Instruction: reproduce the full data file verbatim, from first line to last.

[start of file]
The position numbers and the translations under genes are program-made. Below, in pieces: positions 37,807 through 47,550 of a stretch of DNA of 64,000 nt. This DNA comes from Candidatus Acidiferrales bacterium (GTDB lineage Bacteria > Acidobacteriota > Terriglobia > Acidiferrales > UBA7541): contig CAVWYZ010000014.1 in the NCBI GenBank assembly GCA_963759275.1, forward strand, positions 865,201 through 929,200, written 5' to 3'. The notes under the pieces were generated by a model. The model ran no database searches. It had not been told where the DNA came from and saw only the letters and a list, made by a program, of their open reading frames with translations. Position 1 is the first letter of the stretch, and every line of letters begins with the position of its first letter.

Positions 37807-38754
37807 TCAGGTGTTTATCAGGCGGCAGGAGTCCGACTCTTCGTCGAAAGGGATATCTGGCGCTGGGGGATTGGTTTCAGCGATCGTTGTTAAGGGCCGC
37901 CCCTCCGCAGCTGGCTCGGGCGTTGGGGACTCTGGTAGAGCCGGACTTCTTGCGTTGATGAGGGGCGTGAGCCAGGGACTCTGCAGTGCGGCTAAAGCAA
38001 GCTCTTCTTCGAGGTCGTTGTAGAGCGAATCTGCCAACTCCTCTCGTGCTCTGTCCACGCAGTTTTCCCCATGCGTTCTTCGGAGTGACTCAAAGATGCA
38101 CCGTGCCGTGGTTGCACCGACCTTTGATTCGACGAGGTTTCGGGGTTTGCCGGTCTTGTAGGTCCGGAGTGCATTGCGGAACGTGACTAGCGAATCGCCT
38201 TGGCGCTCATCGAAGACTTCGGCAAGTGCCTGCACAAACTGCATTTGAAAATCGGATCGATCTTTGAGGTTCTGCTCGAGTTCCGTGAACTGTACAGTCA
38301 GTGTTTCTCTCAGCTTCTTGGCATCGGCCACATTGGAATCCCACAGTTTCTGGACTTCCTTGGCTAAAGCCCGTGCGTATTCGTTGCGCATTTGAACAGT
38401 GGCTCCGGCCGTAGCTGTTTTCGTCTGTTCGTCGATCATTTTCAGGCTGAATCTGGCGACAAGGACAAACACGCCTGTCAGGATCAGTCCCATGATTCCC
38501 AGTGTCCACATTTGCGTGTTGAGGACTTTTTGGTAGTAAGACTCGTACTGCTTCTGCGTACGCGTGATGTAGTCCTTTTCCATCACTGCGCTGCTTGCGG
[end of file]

The position numbers and the translations under genes are program-made. Below, in pieces: positions 37,807 through 47,550 of a stretch of DNA of 64,000 nt. This DNA comes from Candidatus Acidiferrales bacterium (GTDB lineage Bacteria > Acidobacteriota > Terriglobia > Acidiferrales > UBA7541): contig CAVWYZ010000014.1 in the NCBI GenBank assembly GCA_963759275.1, forward strand, positions 865,201 through 929,200, written 5' to 3'. The notes under the pieces were generated by a model. The model ran no database searches. It had not been told where the DNA came from and saw only the letters and a list, made by a program, of their open reading frames with translations. Position 1 is the first letter of the stretch, and every line of letters begins with the position of its first letter.

Positions 37807-38754
37807 TCAGGTGTTTATCAGGCGGCAGGAGTCCGACTCTTCGTCGAAAGGGATATCTGGCGCTGGGGGATTGGTTTCAGCGATCGTTGTTAAGGGCCGC
37901 CCCTCCGCAGCTGGCTCGGGCGTTGGGGACTCTGGTAGAGCCGGACTTCTTGCGTTGATGAGGGGCGTGAGCCAGGGACTCTGCAGTGCGGCTAAAGCAA
38001 GCTCTTCTTCGAGGTCGTTGTAGAGCGAATCTGCCAACTCCTCTCGTGCTCTGTCCACGCAGTTTTCCCCATGCGTTCTTCGGAGTGACTCAAAGATGCA
38101 CCGTGCCGTGGTTGCACCGACCTTTGATTCGACGAGGTTTCGGGGTTTGCCGGTCTTGTAGGTCCGGAGTGCATTGCGGAACGTGACTAGCGAATCGCCT
38201 TGGCGCTCATCGAAGACTTCGGCAAGTGCCTGCACAAACTGCATTTGAAAATCGGATCGATCTTTGAGGTTCTGCTCGAGTTCCGTGAACTGTACAGTCA
38301 GTGTTTCTCTCAGCTTCTTGGCATCGGCCACATTGGAATCCCACAGTTTCTGGACTTCCTTGGCTAAAGCCCGTGCGTATTCGTTGCGCATTTGAACAGT
38401 GGCTCCGGCCGTAGCTGTTTTCGTCTGTTCGTCGATCATTTTCAGGCTGAATCTGGCGACAAGGACAAACACGCCTGTCAGGATCAGTCCCATGATTCCC
38501 AGTGTCCACATTTGCGTGTTGAGGACTTTTTGGTAGTAAGACTCGTACTGCTTCTGCGTACGCGTGATGTAGTCCTTTTCCATCACTGCGCTGCTTGCGG